* 7 & 8 Will. III., c. 22.


liament expressly declared that all his majesty's colonies in America have been, are, and of right ought to be, subordinate to and dependent on the imperial crown of Great Britain; which has full power and authority to make laws and statutes of sufficient validity to bind the colonies and peo ple of America, subjects of the crown of Great Britain in all cases whatso This authority was very forcibly exemplified and enforced by the statute for suspending the legislature of New York, and by several subse quent statutes. By another act‡ George III. was empowered to conclude a truce or treaty with the American colonies, and by his letters patent to suspend or repeal any acts of parliament which related to those colonies And by the first act of the definitive treaty of peace and friendship between his Britannic majesty and the United States of America, signed at Paris, September 3, 1783, his Britannic majesty acknowledges the United States of America to be free, sovereign, and independent states.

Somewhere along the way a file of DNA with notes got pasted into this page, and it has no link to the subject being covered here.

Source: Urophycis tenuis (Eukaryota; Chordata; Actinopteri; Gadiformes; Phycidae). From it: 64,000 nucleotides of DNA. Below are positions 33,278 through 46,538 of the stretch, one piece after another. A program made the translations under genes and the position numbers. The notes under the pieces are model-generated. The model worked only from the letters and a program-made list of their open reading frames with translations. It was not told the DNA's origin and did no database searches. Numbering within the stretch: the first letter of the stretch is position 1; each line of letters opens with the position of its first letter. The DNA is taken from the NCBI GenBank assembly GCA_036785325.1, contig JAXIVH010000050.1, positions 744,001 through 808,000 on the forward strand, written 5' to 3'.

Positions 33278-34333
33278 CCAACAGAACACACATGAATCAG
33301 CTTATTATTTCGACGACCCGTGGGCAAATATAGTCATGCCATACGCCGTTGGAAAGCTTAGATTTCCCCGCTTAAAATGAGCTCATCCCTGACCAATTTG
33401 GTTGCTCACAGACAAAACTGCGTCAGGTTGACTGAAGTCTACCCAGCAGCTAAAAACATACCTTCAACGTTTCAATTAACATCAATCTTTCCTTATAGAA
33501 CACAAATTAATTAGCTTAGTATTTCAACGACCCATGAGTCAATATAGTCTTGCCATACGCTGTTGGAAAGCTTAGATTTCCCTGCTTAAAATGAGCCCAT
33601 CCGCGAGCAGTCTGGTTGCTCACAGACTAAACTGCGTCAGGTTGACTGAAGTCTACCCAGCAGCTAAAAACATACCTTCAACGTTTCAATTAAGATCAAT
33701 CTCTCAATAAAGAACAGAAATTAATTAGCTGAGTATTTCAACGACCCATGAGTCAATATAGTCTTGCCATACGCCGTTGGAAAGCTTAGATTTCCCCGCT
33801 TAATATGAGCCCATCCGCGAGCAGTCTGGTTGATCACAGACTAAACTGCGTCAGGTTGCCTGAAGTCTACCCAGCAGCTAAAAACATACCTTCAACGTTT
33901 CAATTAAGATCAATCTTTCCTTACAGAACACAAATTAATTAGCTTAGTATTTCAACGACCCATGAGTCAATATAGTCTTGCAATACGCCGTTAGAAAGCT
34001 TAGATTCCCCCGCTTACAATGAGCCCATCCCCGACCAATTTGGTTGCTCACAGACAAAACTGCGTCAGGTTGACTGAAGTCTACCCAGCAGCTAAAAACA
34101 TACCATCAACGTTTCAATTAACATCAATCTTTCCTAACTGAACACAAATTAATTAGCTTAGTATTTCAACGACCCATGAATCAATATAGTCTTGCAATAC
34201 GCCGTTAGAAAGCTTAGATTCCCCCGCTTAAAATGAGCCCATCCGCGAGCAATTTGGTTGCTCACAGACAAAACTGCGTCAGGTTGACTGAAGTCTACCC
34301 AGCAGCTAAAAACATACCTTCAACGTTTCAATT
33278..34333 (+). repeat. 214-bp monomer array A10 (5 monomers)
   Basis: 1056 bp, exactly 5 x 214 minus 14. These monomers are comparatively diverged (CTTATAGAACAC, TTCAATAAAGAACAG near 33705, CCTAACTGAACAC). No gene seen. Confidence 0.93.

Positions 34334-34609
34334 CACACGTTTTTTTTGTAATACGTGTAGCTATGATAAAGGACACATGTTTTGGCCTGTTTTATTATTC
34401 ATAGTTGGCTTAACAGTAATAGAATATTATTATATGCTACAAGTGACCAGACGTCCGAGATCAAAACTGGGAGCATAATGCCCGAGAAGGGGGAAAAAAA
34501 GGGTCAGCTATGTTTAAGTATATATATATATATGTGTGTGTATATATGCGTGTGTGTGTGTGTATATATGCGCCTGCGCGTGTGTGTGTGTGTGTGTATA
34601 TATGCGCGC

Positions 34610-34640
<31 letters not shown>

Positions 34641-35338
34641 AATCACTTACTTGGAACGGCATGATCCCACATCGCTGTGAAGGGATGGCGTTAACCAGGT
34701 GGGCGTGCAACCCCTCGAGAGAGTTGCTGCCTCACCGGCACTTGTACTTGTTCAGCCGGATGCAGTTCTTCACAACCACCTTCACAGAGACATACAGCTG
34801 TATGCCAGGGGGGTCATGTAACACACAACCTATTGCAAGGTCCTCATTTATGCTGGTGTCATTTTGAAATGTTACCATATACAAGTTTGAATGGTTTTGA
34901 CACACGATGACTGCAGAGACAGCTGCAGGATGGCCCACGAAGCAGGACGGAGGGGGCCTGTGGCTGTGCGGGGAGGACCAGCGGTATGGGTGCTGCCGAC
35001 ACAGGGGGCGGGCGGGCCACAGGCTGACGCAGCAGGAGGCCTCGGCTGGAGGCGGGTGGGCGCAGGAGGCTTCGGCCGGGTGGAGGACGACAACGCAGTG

The kingdom of Hanover and his majesty's other property in Germany, being entirely unconnected with the laws of England, do not communicate with this nation in any respect whatever. The English legislature had wisely remarked the inconveniences which had formerly resulted from the continental territories which the princes of the Norman line brought with them, and from Anjou and, its appendages which fell to Henry II. by hereditary descent, and engaged England in foreign wars for nearly four hundred years, till, happily for the peace and prosperity of the nation, they were lost in the reign of Henry VI. From that time, they observed that our maritime interests were better understood, and more closely pursued; and, in consequence of resting from civil wars and being removed from continental politics, the nation began to flourish and become more considerable in Europe, than when her princes possessed continental territories, and her councils were distracted by foreign interests. In conse quence of this experience and these considerations, a clause was wisely inserted in the act of settlement, § which provided," that in case the crown and imperial dignity of this realm, shall hereafter come to any person not being a native of this kingdom of England, this nation shall not be obliged to engage in any war for the defence of any dominions or territories which do not belong to the crown of England, without consent of parliament."